Wildfire Smoke Still An Issue for Some, As Are Showers - Weekend Improvement Ahead

LKS_SMOKE_FORECAST (4)Wildfire smoke has been the headline over the last 24 hours and continues to be the biggest weather story Wednesday, as air quality has dipped to unhealthy levels for sensitive groups, owing to the smoke from wildfires that have been burning in Quebec. This wildfire smoke actually has encompassed much of the Eastern United States, driving air quality levels to unhealthy in places like Washington, DC, and parts of North Carolina. Here at home, a fresher breeze should disperse the smoke to lighter content by later Wednesday, resulting in a gradual improvement of air quality for the Boston Metro and northeast New England, though smoke will remain dense in Western New England. Both the surface wind and the steering wind aloft driving the plumes of smoke are directly linked to a large, very slow storm that continues to be stalled over Nova Scotia. As bundles of energy wrap around the storm’s counter-clockwise flow of air, dropping south over New England, rounds of clouds and showers blossom in that atmospheric energy, which is why our First Alert Team expects morning sprinkles and afternoon scattered showers to continue as the theme Wednesday through Friday. When enough difference between relatively warm surface air and cold sky air exists, as was the case Tuesday afternoon, thunder can develop within the showers, and we believe that possibility rises again Friday afternoon. Most New England communities will see daytime high temperatures in the 60s the rest of this week, though there will be exceptions: cooler exceptions in the cloudiest spots of Northern New England, and milder exceptions where the most sun is present in far Southern New England. The weekend brings improvement as the slow-moving storm over Atlantic Canada drifts east, so while a pop-up shower can’t be ruled out Saturday, most of the day should be enjoyable for New England with highs rebounding to either side of 70° and a blend of sun and clouds, then fantastic weather is expected Sunday as highs reach the 70s! Although not expected to be over Nova Scotia, a similarly slow-moving storm at the surface and aloft is expected to near the Northeastern U.S. early next week, raising the chance of showers in our exclusive First Alert 10-day forecast for Monday through Wednesday – we’ll continue to fine tune details as we get closer.

Wildfire Smoke & Sun Before Renewed Showers, Thunder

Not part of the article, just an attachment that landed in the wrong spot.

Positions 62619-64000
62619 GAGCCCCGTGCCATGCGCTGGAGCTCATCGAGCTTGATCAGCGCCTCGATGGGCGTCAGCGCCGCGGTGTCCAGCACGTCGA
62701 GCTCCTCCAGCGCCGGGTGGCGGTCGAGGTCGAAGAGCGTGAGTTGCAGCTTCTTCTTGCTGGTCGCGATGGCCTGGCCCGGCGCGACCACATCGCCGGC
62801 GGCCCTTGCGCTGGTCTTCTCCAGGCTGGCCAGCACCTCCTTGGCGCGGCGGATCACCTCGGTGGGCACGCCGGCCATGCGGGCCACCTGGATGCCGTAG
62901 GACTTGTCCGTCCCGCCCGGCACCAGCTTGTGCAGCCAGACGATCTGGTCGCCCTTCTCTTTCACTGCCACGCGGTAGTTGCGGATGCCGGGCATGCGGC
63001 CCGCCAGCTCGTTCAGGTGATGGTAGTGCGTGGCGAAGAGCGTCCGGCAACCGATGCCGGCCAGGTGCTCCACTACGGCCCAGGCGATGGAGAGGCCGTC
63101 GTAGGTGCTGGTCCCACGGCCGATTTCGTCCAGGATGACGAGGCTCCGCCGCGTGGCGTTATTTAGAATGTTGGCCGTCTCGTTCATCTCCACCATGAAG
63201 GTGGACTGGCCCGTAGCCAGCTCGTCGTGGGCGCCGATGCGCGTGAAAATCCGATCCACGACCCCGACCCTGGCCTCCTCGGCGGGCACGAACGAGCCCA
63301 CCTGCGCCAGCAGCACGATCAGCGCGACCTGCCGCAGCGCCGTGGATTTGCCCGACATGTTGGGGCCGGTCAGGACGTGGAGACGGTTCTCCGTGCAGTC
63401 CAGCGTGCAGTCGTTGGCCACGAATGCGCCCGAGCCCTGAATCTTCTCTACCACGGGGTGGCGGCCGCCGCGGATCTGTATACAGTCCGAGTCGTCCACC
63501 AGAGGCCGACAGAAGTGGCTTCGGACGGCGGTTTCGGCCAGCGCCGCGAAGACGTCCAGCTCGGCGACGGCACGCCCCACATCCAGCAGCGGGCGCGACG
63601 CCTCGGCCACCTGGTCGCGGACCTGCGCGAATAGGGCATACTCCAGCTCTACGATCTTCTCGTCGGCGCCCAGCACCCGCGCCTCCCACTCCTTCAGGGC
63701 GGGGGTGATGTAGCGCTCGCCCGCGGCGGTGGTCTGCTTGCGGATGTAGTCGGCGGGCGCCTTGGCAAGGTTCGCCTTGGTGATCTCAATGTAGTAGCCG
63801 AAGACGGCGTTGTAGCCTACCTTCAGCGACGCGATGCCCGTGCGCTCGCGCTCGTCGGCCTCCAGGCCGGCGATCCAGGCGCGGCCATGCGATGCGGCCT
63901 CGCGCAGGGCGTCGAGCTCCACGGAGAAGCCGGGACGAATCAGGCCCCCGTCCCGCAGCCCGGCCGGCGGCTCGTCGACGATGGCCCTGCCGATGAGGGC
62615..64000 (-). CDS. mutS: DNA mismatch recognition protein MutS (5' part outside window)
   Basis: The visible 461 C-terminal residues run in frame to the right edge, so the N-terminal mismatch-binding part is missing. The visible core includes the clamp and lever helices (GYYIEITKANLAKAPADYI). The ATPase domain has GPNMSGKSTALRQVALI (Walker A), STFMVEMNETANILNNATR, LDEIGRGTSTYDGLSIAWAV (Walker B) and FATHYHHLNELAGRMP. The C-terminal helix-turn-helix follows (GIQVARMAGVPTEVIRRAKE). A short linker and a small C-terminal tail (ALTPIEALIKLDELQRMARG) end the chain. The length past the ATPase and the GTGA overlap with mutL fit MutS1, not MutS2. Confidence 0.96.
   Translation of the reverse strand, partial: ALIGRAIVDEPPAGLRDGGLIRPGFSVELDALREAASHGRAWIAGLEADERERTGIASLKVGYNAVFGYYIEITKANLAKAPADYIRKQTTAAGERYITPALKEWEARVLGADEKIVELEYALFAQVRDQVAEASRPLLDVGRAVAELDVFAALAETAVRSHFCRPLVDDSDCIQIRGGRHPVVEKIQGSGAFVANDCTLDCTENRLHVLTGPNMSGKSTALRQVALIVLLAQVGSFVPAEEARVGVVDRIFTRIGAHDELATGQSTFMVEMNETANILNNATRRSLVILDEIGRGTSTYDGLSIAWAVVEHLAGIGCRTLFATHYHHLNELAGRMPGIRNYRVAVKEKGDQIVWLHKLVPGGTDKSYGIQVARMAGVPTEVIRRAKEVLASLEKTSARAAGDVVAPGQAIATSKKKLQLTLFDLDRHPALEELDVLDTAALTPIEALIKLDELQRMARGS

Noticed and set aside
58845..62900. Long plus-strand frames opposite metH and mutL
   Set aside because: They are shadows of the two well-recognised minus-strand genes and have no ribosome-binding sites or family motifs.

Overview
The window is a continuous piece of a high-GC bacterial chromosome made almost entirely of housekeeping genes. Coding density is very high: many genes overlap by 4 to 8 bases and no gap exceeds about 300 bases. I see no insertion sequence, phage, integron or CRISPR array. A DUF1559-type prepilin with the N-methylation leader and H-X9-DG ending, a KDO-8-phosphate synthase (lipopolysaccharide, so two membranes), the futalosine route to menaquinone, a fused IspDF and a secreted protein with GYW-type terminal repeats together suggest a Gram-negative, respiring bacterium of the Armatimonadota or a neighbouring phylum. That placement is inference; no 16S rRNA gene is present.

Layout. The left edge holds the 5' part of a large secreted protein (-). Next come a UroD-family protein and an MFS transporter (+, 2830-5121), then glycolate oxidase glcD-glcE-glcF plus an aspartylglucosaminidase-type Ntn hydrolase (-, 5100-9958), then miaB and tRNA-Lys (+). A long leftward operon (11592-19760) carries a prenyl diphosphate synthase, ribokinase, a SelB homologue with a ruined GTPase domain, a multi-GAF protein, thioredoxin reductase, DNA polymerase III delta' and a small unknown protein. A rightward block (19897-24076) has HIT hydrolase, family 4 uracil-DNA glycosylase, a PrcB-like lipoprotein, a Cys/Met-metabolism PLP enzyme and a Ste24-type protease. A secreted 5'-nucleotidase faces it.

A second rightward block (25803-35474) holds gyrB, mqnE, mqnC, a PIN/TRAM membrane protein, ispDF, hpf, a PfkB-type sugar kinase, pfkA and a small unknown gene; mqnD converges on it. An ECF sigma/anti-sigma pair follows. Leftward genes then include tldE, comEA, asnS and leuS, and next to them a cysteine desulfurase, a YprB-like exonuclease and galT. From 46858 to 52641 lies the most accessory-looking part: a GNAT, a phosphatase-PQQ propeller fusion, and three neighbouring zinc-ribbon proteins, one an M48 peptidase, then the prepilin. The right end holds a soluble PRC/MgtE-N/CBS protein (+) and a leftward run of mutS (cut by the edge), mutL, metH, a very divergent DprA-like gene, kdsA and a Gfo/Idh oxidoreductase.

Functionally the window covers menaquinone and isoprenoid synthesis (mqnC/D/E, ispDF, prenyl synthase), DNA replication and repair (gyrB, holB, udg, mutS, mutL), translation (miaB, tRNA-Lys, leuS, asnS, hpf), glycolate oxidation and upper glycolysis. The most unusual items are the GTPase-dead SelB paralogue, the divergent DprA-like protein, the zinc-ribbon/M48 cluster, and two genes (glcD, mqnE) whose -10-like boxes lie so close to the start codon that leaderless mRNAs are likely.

LKS_SMOKE_FORECAST (3) LKS_SMOKE_FORECAST (3) LKS_SMOKE_FORECAST (3) LKS_SMOKE_FORECAST (3) LKS_SMOKE_FORECAST (3)An Air Quality Alert continues from the Environmental Protection Agency for the southwestern half of New England and much of the Northeast United States as a result of wildfire smoke lingering in the air at low altitudes, casting haze across the sky and loading particulate matter into the air that poses a challenge for those with respiratory ailments and makes a noticeable difference for those who exercise strenuously. The smoke is the product of wildfires burning in the Canadian Province of Quebec – now our third source of Canadian wildfire smoke in the last several weeks. Several weeks ago, high-altitude smoke from Western Canada wildfires filled our sky, 2-3 weeks ago it was Nova Scotia’s wildfires and this week the source is Quebec, where dry conditions continue. Interestingly, the smoke it being blown southward into the United States by a stalled weather system that delivered much-needed rain to Nova Scotia, but the large, counter-clockwise wind flow around it has resulted in a prolonged northerly wind flow to the Northeast U.S. Of course, our sensible weather is very much impacted by that slow, large storm, as well, with repeated days of building clouds and showers punctuated mostly by slugs of dry air that bring increased periods of sun. One such sunny period Tuesday morning to midday helps to boost temperatures over 70 degrees for many before new afternoon showers and thunderstorms develop. Although it’s unlikely any storms will turn severe Tuesday late day and evening, it’s not entirely possible to get an isolated burst of locally strong wind in one or two communities, given the abundance of dry air aloft that can produce gusty wind at the center of well-developed downpours. Showers fade Tuesday night and no frost is expected in the coming nights under variable clouds, but do expect showers to start sooner Wednesday – as soon as predawn for some, with scattered showers coming and going over the course of the day, more clouds than Tuesday and somewhat cooler temperatures hovering in the 60s. Thursday and Friday both return New England to a pattern of sun, building clouds and scattered afternoon showers with a possible rumble of thunder as the large storm over Atlantic Canada only slowly nudges east, but should exit far enough east for improving weekend weather, when an afternoon pop-up shower isn’t impossible but does appear far less likely. That said, right now it looks like we may simply reload the showery pattern next week, starting as soon as Monday with another slow-moving, large storm at the surface and aloft at the jet stream level, this time perhaps closer to the Northeast U.S., with finer details TBD.